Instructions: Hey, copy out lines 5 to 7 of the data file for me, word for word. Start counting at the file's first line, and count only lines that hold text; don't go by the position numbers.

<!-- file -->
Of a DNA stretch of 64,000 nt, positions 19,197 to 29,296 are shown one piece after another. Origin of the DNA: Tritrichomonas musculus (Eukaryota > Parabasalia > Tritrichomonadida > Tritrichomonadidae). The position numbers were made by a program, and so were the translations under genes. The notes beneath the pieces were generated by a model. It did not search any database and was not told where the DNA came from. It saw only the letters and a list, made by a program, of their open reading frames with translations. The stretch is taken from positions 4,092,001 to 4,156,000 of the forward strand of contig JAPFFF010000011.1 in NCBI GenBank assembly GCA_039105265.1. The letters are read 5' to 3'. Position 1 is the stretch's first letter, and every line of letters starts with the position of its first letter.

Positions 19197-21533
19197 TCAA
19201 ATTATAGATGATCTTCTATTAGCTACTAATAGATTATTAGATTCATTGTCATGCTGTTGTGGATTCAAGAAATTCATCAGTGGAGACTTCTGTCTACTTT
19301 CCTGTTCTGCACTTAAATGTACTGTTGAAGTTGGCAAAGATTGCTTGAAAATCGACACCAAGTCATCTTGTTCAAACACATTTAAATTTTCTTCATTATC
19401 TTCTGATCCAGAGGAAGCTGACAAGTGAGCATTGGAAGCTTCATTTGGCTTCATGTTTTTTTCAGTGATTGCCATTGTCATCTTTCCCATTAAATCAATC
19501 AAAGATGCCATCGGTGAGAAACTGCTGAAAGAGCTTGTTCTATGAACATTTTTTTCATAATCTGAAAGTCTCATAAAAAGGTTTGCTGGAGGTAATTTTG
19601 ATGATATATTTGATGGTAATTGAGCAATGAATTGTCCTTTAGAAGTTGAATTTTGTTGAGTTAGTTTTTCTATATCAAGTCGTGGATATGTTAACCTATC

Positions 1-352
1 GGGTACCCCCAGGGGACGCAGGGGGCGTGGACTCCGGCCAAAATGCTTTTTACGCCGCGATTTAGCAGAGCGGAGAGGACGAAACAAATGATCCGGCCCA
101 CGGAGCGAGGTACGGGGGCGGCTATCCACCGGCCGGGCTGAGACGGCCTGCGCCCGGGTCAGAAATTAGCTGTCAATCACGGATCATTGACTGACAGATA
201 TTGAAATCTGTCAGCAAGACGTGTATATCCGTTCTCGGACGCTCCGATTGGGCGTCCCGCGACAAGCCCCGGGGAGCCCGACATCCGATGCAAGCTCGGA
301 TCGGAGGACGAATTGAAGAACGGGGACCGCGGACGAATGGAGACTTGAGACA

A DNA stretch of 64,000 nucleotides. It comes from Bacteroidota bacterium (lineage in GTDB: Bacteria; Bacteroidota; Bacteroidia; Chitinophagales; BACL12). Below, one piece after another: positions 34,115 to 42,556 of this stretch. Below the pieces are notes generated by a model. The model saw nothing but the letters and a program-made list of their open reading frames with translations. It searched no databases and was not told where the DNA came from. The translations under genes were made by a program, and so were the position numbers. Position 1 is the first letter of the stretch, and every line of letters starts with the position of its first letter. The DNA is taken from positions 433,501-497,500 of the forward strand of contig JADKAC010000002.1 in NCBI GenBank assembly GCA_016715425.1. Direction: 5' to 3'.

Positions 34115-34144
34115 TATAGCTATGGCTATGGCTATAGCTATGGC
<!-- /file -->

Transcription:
19301 CCTGTTCTGCACTTAAATGTACTGTTGAAGTTGGCAAAGATTGCTTGAAAATCGACACCAAGTCATCTTGTTCAAACACATTTAAATTTTCTTCATTATC
19401 TTCTGATCCAGAGGAAGCTGACAAGTGAGCATTGGAAGCTTCATTTGGCTTCATGTTTTTTTCAGTGATTGCCATTGTCATCTTTCCCATTAAATCAATC
19501 AAAGATGCCATCGGTGAGAAACTGCTGAAAGAGCTTGTTCTATGAACATTTTTTTCATAATCTGAAAGTCTCATAAAAAGGTTTGCTGGAGGTAATTTTG